Maybe she has Fiji water running through her pipes. Atlanta homeowner Blayne Beacham was shocked when she got a $9,224.40 bill for a few months' worth of water.
Beacham, who lives alone in a three-bedroom cottage, has been fighting local authorities for months over her abnormally high water bills. But none has come close to $9,000.
"It's more than all my other bills put together for three years," Beacham told WSBTV. She has asked for a new meter, she said, but the Department of Watershed Management told her that the meter is working fine. She has also checked for leaks several times, most recently in April, when a certified plumber confirmed that the pipes were sound.
According to Beacham, a water official told her that there was a leak in the past that had been fixed. "This is absolutely absurd," Beacham told the Atlanta Journal Constitution. "I have no way of proving I did not get a leak fixed, because I did not have a leak."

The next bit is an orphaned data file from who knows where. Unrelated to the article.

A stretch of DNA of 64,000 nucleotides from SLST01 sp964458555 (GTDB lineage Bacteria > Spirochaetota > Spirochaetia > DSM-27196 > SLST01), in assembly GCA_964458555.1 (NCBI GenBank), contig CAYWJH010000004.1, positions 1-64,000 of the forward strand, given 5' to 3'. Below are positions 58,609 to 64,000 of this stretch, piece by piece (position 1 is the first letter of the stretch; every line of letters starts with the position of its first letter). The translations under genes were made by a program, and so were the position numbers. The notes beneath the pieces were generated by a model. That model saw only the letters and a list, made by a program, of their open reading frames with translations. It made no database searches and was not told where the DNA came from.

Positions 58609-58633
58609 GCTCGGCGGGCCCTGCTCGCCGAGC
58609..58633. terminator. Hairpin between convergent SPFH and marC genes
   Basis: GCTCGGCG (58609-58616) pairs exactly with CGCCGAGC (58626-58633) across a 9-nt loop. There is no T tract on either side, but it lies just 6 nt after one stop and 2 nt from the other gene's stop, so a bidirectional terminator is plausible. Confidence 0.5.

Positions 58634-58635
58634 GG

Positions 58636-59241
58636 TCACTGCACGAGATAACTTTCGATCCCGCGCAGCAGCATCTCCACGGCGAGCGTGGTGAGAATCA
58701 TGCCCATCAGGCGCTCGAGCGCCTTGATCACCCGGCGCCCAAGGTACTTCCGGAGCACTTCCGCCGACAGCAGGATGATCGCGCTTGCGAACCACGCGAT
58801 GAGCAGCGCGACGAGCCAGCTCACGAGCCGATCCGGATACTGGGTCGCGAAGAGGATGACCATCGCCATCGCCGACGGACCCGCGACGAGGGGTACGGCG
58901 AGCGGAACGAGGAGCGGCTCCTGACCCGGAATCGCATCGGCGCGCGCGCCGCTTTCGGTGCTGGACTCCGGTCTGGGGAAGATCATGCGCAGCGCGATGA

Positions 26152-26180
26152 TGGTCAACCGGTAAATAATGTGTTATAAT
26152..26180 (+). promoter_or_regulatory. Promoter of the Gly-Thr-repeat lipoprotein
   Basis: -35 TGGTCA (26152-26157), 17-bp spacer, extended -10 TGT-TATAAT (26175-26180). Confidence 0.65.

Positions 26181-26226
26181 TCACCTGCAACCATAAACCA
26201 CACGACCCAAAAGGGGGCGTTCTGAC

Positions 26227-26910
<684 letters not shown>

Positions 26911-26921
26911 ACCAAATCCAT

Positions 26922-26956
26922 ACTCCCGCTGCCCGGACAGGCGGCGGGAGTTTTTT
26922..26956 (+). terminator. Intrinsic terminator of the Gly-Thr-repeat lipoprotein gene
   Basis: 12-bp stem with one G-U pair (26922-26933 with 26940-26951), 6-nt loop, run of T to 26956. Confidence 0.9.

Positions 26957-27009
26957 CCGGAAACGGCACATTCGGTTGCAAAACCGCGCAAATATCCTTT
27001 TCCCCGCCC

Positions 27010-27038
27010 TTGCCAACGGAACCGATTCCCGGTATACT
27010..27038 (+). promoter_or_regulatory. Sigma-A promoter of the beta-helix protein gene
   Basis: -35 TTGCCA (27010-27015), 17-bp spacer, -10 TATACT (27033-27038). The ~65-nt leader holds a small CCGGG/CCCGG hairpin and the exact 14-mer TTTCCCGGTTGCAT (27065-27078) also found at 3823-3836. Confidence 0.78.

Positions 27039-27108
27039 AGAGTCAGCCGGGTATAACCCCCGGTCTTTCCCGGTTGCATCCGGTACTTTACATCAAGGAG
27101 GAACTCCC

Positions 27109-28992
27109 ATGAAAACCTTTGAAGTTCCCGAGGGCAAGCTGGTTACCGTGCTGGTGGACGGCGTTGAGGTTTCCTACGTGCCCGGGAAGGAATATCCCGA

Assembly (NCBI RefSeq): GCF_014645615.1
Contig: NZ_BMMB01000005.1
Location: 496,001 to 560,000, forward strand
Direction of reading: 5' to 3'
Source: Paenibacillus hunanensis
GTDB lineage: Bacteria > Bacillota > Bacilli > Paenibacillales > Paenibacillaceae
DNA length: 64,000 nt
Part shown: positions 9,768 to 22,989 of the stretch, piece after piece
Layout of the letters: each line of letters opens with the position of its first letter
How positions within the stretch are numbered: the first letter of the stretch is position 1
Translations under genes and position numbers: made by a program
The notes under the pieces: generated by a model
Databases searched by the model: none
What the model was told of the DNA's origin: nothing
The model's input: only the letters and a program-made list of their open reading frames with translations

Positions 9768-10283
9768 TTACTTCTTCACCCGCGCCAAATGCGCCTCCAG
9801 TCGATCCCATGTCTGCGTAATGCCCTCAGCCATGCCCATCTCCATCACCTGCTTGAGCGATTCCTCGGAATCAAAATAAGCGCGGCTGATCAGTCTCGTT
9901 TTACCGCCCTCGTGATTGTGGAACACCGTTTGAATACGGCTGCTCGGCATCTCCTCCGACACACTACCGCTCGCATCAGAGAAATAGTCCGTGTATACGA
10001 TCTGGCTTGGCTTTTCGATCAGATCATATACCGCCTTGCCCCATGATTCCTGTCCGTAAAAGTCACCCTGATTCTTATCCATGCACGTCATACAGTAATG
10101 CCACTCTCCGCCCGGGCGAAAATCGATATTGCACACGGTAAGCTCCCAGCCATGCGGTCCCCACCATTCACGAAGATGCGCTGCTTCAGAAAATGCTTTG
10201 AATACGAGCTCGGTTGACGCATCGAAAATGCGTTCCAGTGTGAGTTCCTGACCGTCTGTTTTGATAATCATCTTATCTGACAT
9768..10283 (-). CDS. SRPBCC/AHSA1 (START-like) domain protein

To help diagnose the problem, the water management company installed a data logger, which can measure hour-by-hour water usage. But Beacham isn't convinced it will do her any good. "I think it's just buying them time so I will just give up or I will have to pay because it will just be too much time," Beacham said.
The results of the data logger won't be ready until mid-July.
Beacham isn't the only person in the Atlanta area facing water troubles. Buckhead Patch has more on the local "water wars," and CNN has also reported on skyrocketing water bills in the city.
Clearly, Atlanta homeowners haven't been as lucky as Kristin Harriger of Abilene, Texas. She received an electric bill asking her to pay a whopping $1,381,783.92. But when Harriger called the utility company, it readily admitted there was a computing error: they charged her $1,000 per kilowatt-hour instead of the usual $0.09.